This weekend brought the hilarious news that the approval rating for Sam Brownback, governor of Kansas and multi-year winner of the award for “Midwestern Republican Politician Who Most Resembles an Undertaker,” has fallen to an amazing low of 18 percent, while 48 percent pronounced themselves “very dissatisfied” with him. Most humiliating of all for Brownback? In this heavily Republican state, Barack Obama is outpolling him by double digits, with 28 percent of Kansas residents pronouncing themselves “satisfied” or “very satisfied” with the president’s job performance.
One cannot overstate just how badly Brownback and his pet Republican far-right legislature have wrecked Kansas in just a few years. The governor came into office in early 2011 promising to turn the state into a “real live experiment” for trickle-down economics that involved cutting tax rates to goose economic growth, which would fill the state’s coffers with so much revenue that Kansans would be literally swimming through seas of cash to get to Jayhawks basketball games. In other words, the usual supply-side plans that conservatives cling to no matter how many times they have crashed and burned at the national level.
To the surprise of absolutely no one who lived through the 1980s under Reagan or the 2000s under George W. Bush, Brownback’s economic plans have not worked out. This year the state found itself with a budget deficit of somewhere around $600 million. It has an annual job-growth rate almost four percentage points below the nationwide average. In June, after an exceptionally long legislative, Brownback signed a bitterly fought-over budget that requires the state to slash education funding and raid its highway fund in order to bring it into balance. Enjoy your potholes, Kansas!
Even getting to a balanced budget required the raising of taxes somewhere. Brownback refused to even partly repeal his income tax cuts that contributed to the whole budget mess in the first place. He did agree to an increase in the state sales tax, along with consumption taxes on items like cigarettes. These are regressive tax increases because they hit the state’s poor and working class residents the hardest. So Kansas is trying to dig out of the mess it made for itself on the backs of its poorest and most vulnerable residents. While also denying many of them health care, since Brownback refused Obamacare’s Medicaid expansion, which the federal government would have paid for.
If I were Sam Brownback, I’d issue an executive order for law enforcement to confiscate all the pitchforks in the state.
And we haven’t even gotten into the social issues. Brownback began his political career as an evangelical, but then he converted to Catholicism. In terms of religious conservatism, it’s a distinction without a difference. He has crusaded against gay marriage and any gun control. On abortion, he signed a bill banning all abortions after 21 weeks on the scientifically dubious grounds that fetuses can feel pain. A judge had to order him to approve a budget item granting a little over $300,000 in family-planning funds to Planned Parenthood on the grounds that the state had unfairly targeted the organization.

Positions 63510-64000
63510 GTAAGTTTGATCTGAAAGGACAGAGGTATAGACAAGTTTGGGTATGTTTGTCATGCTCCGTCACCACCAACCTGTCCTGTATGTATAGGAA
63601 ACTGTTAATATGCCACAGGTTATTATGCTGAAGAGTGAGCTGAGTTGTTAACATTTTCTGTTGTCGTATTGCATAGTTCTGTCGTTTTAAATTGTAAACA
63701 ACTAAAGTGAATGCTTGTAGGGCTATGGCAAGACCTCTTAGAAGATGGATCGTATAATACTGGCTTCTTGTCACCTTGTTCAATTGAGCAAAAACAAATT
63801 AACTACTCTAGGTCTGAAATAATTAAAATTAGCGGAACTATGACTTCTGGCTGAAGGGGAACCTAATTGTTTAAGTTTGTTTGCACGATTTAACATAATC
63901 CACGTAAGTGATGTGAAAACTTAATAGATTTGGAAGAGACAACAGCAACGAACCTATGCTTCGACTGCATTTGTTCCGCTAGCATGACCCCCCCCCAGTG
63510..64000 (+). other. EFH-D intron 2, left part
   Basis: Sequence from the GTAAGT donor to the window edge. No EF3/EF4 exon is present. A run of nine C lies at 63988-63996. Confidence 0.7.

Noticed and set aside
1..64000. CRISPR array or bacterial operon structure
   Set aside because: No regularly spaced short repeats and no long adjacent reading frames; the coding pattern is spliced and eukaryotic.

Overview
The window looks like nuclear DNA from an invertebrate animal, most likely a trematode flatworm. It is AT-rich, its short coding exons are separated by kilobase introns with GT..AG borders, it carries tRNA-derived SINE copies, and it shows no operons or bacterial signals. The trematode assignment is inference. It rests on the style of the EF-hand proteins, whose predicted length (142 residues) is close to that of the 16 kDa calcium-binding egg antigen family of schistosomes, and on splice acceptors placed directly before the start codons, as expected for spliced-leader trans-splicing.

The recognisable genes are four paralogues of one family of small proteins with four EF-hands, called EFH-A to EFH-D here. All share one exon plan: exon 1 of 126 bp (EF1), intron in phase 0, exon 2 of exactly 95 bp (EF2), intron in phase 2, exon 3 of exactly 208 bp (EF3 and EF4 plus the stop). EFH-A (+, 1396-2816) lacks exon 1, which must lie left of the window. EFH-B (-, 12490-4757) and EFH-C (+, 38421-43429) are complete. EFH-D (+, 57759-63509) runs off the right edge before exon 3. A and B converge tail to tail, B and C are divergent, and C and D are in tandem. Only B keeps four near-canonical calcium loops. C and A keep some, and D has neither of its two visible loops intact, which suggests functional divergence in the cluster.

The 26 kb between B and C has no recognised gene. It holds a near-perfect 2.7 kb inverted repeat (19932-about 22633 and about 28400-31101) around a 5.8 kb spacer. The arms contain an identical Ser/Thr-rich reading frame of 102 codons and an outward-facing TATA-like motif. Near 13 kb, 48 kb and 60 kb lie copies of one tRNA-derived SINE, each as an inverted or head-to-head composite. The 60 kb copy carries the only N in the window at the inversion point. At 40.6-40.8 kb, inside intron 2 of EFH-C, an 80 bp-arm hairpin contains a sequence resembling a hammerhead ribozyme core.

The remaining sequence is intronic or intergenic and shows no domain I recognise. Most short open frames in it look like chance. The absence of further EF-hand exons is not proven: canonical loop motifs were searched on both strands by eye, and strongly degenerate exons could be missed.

Brownback has been so terrible, particularly on economic issues, that when he ran for re-election 2014, a group of over 100 Kansas Republicans got together to endorse his Democratic opponent, Paul Davis. It was one of the great shocks of the 2014 cycle that he managed to win re-election. Though based on this weekend’s poll results, one suspects the people of Kansas would like a do-over.
Brownback’s fortunes mirror those of another Midwestern Republican governor, Scott Walker of Wisconsin, who took office at the same time in 2011. Like Brownback, Walker turned his state into a laboratory experiment for trickle-down economics, slashing income and property tax rates and promising in return that Wisconsin would see blazing economic growth. Instead the tax cuts blew a multi-billion-dollar hole in the state’s budget and led to education and social-services cuts, a result predicted by anyone who understands basic math. Which would eliminate most Republicans, I guess.
Kansas’s woes have attracted less attention than Wisconsin’s, perhaps because Brownback did not become a national figure by trying to destroy his state’s labor unions. (He did try to destroy a teenage girl who tweeted something unflattering about him, proving again that no fee-fees are as delicate as right-winger fee-fees.) But they do offer a warning to the rest of the country about the consequences of electing Republicans to both the White House and majorities in both houses of Congress next fall. (The biggest mystery about Brownback at this point is that he has been such an awful governor, it’s a wonder he’s not running for president.)
This is not a perfect analogy – there are differences in the mechanics of governance between the state and federal levels. But Kansas is at the very least an object lesson in voting for the party, not the candidate. No matter what one thinks of either Democratic candidate, the dangers of turning both the White House and Congress over to the Republican party should be even more frightening.